Buddy Poppies

While running errands yesterday, I saw folks buying shopping carts full of charcoal, brisket and ice - lots of ice.
Also, in front of a grocery store in New Caney, I saw an elderly lady selling Buddy Poppies.  
Whichever defines Memorial Day to you, I wish you a safe and happy holiday.

Saturday, May 27, 2017


When I was doing the brake job on our truck last weekend, my air compressor bit the dust.  It didn't die completely, it just wouldn't generate more than about 45 psi, which isn't enough for any of the things I need it for.
I took it apart, cleaned it up, and got the max pressure up to about 60 psi, but that's the best it could do.  The reed valves have lost tensile strength after flexing for years, and can't react fast enough to allow pressure to go any higher.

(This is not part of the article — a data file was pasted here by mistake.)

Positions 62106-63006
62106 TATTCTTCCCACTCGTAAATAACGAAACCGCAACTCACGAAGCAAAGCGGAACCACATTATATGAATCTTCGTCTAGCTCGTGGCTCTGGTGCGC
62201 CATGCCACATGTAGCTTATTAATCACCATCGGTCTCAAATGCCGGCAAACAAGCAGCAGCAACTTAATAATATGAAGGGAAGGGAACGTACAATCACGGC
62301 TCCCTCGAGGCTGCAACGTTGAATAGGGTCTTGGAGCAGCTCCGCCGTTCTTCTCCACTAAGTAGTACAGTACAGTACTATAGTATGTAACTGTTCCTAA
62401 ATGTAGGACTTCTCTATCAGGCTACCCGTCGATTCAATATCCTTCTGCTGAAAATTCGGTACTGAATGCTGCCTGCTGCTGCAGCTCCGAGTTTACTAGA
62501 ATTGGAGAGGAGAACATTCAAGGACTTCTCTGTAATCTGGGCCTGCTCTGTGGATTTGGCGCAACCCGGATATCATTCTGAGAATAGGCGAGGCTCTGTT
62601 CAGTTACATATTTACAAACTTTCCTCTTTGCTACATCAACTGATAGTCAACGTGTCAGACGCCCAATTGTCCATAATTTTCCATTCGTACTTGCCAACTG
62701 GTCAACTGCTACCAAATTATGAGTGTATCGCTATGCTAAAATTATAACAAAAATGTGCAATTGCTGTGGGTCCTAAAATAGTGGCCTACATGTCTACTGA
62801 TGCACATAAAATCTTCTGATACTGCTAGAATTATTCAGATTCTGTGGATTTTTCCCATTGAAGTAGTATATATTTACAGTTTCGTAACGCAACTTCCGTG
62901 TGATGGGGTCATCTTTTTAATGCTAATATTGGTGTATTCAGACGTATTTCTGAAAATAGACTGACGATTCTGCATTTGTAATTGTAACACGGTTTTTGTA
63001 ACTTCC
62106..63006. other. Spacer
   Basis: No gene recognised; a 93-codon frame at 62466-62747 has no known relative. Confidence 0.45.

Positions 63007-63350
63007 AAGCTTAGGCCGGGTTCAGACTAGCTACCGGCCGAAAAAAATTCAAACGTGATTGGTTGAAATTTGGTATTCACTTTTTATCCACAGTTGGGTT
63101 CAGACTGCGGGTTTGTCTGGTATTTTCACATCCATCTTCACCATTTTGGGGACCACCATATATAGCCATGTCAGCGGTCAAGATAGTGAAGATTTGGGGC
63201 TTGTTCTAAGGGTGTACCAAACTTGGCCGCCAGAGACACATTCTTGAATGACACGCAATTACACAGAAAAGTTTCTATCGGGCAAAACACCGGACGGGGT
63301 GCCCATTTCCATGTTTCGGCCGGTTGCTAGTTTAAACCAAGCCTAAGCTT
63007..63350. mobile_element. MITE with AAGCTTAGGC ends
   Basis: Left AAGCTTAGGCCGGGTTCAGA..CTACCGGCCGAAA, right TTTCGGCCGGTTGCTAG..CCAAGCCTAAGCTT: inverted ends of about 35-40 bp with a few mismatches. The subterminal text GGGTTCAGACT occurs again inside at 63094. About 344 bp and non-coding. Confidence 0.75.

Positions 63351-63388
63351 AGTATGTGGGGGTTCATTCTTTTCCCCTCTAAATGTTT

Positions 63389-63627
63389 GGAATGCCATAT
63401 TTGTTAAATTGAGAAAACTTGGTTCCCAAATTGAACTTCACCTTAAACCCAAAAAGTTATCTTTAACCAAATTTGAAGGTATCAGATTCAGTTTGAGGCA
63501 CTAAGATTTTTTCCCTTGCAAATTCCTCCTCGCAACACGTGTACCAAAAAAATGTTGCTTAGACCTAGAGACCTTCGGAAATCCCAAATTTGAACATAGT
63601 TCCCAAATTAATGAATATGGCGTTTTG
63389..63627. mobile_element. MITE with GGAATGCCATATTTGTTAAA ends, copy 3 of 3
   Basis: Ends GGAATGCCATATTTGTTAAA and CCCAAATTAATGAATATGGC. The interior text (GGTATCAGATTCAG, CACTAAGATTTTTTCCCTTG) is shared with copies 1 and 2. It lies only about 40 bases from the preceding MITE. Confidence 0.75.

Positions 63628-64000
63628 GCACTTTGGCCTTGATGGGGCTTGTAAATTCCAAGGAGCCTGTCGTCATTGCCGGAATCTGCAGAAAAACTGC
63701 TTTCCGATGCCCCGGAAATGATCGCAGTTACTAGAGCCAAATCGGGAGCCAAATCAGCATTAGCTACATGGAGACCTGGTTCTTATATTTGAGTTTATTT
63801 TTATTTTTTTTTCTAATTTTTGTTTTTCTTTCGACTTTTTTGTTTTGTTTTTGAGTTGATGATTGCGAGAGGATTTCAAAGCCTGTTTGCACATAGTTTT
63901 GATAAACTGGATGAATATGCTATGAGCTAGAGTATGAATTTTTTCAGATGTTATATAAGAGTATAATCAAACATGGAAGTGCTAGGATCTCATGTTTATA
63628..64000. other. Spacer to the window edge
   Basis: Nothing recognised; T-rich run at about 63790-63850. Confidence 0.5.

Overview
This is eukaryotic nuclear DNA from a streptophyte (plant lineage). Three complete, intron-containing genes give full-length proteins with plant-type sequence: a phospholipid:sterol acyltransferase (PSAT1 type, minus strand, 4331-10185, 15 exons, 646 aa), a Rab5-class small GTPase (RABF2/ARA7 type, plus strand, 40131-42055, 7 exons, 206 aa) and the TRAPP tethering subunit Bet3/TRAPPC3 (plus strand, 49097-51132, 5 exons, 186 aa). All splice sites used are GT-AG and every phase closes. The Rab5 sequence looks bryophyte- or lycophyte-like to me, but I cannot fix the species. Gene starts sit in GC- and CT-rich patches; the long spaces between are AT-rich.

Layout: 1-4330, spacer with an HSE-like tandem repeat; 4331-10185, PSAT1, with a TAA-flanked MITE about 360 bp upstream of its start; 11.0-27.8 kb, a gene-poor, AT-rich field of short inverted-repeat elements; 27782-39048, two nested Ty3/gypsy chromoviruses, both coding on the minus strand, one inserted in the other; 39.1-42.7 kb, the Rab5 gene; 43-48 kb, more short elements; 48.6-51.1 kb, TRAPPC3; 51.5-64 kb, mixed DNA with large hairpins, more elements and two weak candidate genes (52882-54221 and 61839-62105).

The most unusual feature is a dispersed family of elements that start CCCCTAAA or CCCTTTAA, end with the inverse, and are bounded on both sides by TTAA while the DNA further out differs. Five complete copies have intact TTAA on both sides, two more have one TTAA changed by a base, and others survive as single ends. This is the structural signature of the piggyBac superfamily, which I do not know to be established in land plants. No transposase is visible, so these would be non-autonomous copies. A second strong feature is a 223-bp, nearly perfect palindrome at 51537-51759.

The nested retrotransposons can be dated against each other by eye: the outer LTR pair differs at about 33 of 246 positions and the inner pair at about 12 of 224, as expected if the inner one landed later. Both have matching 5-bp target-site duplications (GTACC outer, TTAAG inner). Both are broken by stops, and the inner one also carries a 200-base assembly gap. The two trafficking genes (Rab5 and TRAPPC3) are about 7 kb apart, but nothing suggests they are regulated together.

Today I went to Lowe's and bought the compressor pictured above. It was on sale at a very attractive price.  It is near the low end of the spectrum as far as compressors go, but should be more than adequate for my needs.  
I normally never buy warranties, but something told me that this time I should.  My premonition didn't predict that the compressor would fail, but it did tell me to spend the extra twelve bucks just in case.

Friday, May 26, 2017


Thanks to the Aggies for the picture above. 
Those pretty yellow wildflowers are an example of Western Bitterweed.  
Bitterweed can, and will take over a pasture, especially in times of drought.  It is toxic to livestock - particularly sheep - and even a small amount can turn a cow's milk into something that tastes too nasty to believe.  As a kid, I learned to never be the first to taste a new bottle of milk.
It is probably close to sixty years since I last tasted Bitterweed infused milk, and I don't know what made me think of it today, but just the thought of it makes my mouth feel nasty.